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The “International Symposium of Islands and Oceans” was held to discuss issues on 1) Island conservation and revival initiatives, 2) islands and the problem of sea level rise due to climate change and 3) management of islands and surrounding ocean areas.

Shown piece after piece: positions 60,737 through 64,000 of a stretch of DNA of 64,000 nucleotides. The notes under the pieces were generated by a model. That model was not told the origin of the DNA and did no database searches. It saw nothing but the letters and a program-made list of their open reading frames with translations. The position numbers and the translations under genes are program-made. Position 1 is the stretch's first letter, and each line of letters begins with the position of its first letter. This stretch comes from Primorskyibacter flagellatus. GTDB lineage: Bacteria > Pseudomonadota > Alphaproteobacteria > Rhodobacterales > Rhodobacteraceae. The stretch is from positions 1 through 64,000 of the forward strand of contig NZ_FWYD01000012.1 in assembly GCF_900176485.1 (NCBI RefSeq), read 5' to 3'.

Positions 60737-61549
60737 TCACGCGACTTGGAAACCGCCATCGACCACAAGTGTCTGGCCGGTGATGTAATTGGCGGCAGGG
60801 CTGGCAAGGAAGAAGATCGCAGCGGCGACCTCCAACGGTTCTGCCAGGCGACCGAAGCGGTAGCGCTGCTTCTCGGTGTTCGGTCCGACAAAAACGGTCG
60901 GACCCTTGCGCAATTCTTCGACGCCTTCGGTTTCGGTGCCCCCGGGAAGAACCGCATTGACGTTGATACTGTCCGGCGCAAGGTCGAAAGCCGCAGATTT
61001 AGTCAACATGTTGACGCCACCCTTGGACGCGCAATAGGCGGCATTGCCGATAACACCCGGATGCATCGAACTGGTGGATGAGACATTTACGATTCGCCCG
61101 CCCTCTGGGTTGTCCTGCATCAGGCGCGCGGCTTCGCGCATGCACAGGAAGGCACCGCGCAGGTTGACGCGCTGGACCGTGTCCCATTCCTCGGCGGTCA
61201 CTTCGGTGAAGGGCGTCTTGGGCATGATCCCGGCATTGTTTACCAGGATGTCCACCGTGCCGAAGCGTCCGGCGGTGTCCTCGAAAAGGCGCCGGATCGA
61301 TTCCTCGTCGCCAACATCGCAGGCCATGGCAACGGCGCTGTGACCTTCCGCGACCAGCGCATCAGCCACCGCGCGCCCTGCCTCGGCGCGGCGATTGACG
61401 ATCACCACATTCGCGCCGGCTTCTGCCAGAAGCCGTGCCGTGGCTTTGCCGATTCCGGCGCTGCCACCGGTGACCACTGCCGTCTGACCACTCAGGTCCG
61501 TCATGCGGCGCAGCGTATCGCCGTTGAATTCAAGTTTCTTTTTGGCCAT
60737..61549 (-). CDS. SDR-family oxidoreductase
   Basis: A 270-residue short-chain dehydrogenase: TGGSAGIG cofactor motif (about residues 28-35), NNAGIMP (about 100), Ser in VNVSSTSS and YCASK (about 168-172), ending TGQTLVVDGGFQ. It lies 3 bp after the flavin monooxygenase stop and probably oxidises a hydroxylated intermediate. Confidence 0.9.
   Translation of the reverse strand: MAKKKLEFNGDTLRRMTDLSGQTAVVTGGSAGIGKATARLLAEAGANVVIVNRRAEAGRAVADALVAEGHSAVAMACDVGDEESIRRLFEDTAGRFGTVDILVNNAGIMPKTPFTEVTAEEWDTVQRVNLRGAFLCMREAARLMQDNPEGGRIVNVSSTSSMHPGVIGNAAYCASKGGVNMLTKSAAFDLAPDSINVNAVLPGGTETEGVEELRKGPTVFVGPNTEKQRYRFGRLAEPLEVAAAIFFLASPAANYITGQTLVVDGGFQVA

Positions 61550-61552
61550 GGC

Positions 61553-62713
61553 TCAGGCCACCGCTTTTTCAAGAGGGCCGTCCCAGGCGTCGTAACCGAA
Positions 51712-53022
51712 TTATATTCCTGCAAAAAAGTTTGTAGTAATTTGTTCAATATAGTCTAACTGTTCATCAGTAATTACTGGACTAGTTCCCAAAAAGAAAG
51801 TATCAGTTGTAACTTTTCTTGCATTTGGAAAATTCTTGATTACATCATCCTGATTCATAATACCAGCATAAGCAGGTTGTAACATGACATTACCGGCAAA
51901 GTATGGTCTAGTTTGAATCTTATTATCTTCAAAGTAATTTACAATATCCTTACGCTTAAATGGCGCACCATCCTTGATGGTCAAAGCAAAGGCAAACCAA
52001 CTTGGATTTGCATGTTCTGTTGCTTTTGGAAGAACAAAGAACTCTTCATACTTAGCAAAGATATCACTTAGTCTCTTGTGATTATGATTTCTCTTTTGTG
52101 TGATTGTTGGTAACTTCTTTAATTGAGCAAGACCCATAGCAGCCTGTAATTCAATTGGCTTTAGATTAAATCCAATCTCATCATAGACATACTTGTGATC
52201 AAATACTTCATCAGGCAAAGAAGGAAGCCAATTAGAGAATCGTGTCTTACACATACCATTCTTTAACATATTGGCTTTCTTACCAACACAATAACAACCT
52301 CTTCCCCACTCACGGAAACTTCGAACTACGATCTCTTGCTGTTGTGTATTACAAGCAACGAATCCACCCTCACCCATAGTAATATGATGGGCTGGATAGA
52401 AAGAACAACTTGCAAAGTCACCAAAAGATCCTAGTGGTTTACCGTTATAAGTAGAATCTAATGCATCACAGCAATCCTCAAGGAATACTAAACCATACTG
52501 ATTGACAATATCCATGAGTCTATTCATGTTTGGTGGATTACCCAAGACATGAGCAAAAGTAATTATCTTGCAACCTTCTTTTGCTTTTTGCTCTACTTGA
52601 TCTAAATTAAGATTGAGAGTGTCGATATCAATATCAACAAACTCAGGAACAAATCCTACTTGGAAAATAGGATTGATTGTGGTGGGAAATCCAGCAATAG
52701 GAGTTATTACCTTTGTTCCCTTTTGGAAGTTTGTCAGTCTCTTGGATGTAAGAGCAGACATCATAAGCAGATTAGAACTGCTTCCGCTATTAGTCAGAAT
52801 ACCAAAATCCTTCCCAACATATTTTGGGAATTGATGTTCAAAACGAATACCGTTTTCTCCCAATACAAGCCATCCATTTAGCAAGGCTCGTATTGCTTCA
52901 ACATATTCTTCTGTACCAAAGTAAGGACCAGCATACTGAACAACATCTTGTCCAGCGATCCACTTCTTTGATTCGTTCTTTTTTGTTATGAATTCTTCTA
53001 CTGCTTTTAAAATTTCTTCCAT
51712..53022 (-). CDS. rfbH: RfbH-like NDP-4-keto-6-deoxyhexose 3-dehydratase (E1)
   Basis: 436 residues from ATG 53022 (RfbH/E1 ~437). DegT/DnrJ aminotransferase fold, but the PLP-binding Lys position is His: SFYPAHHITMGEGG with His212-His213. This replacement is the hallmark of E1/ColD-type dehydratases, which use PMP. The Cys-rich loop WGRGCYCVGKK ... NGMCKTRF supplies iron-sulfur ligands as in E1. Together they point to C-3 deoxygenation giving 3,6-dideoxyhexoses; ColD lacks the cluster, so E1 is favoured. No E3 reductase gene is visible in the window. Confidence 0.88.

This paper addresses a critical issue for many coastal States: rising global sea levels. While the causes of climate change still excite controversy and debate, it is now widely accepted that significant sea level rise is taking place and that this trend appears likely to accelerate in the future. This phenomenon raises a number of important challenges for coastal and island States. Among these threats is the likely impact of rising sea levels on national claims to maritime jurisdiction. Significant changes to coastlines and therefore baselines and the potential submergence of key basepoints may potentially lead to the loss of broad national claims to maritime jurisdiction. The loss of significant areas, even all, of the maritime jurisdictional zones claimed by certain coastal States is likely to have profound economic consequences as jurisdictional rights over the valuable resources within these maritime spaces would also necessarily be lost. Certain generally low-lying Pacific Island States, notably Kiribati, Marshall Islands and Tuvalu, which also have geographically restricted territorial extents, appear to be especially vulnerable to these threats. Some of the options to address these potentially dire threats are then briefly addressed.